Please use this identifier to cite or link to this item: http://hdl.handle.net/11054/1226
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dc.contributorSantos, Tamsinen_US
dc.contributorLovell, Janaka Jonathonen_US
dc.contributorShiell, Kerrieen_US
dc.contributorJohnson, Marilynen_US
dc.contributorIbrahim, Joseph E.en_US
dc.date.accessioned2018-10-26T00:31:24Z-
dc.date.available2018-10-26T00:31:24Z-
dc.date.issued2018-
dc.identifier.govdoc01199en_US
dc.identifier.urihttp://hdl.handle.net/11054/1226-
dc.description.abstractSelf‐management is integral to effective chronic disease management. Cognitive impairments (CogImp) associated with dementia have not previously been reviewed in diabetes mellitus (DM) self‐care. The aims of this study are to know (1) whether CogImp associated with dementia impact self‐care and (2) whether specific CogImp affects key DM self‐care processes. A systematic literature search with a narrative review was conducted according to Preferred Reporting Items for Systematic Reviews and Meta‐Analyses guidelines. This review examined studies published from January, 2000 to February, 2016 describing the relationship between cognition and DM self‐care domains in community dwelling older adults with dementia/CogImp. Eight studies met inclusion criteria. Decrements in all self‐care domains were associated with CogImp. Problem solving was related to reduced disease knowledge (OR 0.87, 95% CI = 0.49‐1.55), resulting in poorer glycemic control. Decision‐making impairments manifested as difficulties in adjusting insulin doses, leading to more hospital admissions. People without CogImp were better able to find/utilize resources by adhering to recommended management (OR 1.03, 95% CI = 1.02‐1.05). A lack of interaction with health care providers was demonstrated through reduced receipt of important routine investigation including eye examinations (ARR = 0.85, 95% CI = 0.85‐0.86), HbA1c testing (ARR = 0.96, 95% CI = 0.96‐0.97), and LDL‐C testing (ARR = 0.91, 95% CI = 0.901‐0.914). People without CogImp had better clinic attendance (OR 2.17, 95% CI = 1.30‐3.70). Action taking deficits were apparent through less self‐testing of blood sugar levels (20.2% vs 24.4%, P = 0.1) resulting in poorer glycemic control, self‐care, and more frequent micro/macrovascular complications. Persons with diabetes and CogImp, particularly in domains of learning, memory and executive function, were significantly impaired in all self‐care tasks.en_US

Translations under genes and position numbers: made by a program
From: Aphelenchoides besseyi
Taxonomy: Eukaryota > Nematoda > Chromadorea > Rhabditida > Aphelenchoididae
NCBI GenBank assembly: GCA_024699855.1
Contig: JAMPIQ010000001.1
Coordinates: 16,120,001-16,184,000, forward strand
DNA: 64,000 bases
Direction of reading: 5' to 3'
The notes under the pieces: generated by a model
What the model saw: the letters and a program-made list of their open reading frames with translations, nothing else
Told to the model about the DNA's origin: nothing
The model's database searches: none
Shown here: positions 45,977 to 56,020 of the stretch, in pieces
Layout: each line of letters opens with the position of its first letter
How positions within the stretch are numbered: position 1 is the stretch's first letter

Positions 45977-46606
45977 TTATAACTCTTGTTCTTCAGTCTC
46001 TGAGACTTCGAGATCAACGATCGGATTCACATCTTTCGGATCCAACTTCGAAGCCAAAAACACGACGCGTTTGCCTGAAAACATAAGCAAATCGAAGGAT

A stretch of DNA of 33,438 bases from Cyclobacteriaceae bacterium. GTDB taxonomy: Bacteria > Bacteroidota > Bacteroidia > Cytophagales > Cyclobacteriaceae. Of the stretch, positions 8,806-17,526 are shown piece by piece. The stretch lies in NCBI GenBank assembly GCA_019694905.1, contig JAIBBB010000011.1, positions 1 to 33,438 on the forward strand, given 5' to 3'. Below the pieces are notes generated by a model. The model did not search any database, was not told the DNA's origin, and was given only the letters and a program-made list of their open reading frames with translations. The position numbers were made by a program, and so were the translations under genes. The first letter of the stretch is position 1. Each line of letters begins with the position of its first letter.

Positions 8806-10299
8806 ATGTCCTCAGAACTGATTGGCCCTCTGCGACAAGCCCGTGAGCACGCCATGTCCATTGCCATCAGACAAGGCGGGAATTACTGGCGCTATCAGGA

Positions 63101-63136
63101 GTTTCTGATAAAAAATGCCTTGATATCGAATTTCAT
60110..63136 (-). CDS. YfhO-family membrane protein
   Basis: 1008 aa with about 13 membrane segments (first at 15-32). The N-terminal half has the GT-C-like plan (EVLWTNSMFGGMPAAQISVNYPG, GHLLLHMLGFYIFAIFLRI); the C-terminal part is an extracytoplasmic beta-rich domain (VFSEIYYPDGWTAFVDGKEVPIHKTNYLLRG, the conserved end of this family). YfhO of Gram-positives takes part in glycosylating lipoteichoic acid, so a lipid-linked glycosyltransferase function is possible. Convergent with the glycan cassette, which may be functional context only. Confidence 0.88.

dc.description.provenanceSubmitted by Gemma Siemensma (gemmas@bhs.org.au) on 2018-10-26T00:27:24Z No. of bitstreams: 0en
dc.description.provenanceApproved for entry into archive by Gemma Siemensma (gemmas@bhs.org.au) on 2018-10-26T00:31:24Z (GMT) No. of bitstreams: 0en
dc.description.provenanceMade available in DSpace on 2018-10-26T00:31:24Z (GMT). No. of bitstreams: 0 Previous issue date: 2018en
dc.titleThe impact of cognitive impairment in dementia on self-care domains in diabetes mellitus: a systematic search and narrative review.en_US
dc.typeJournal Articleen_US
dc.type.specifiedArticleen_US
dc.bibliographicCitation.titleDiabetes/Metabolism Research and Reviewsen_US
dc.bibliographicCitation.volume34en_US
dc.bibliographicCitation.issue6en_US
dc.bibliographicCitation.stpagee3013en_US
dc.subject.healththesaurusDIABETESen_US
dc.subject.healththesaurusSYSTEMATIC REVIEWen_US
dc.subject.healththesaurusCHRONIC DISEASEen_US
dc.subject.healththesaurusSELF CAREen_US
dc.subject.healththesaurusCOGNITIVE IMPAIRMENTSen_US
dc.subject.healththesaurusDIABETES MELLITUSen_US
dc.subject.healththesaurusSELF MANAGEMENTen_US
dc.subject.healththesaurusCOGNITIVE DOMAINSen_US
dc.identifier.doihttps://doi.org/10.1002/dmrr.3013en_US
Appears in Collections:Research Output

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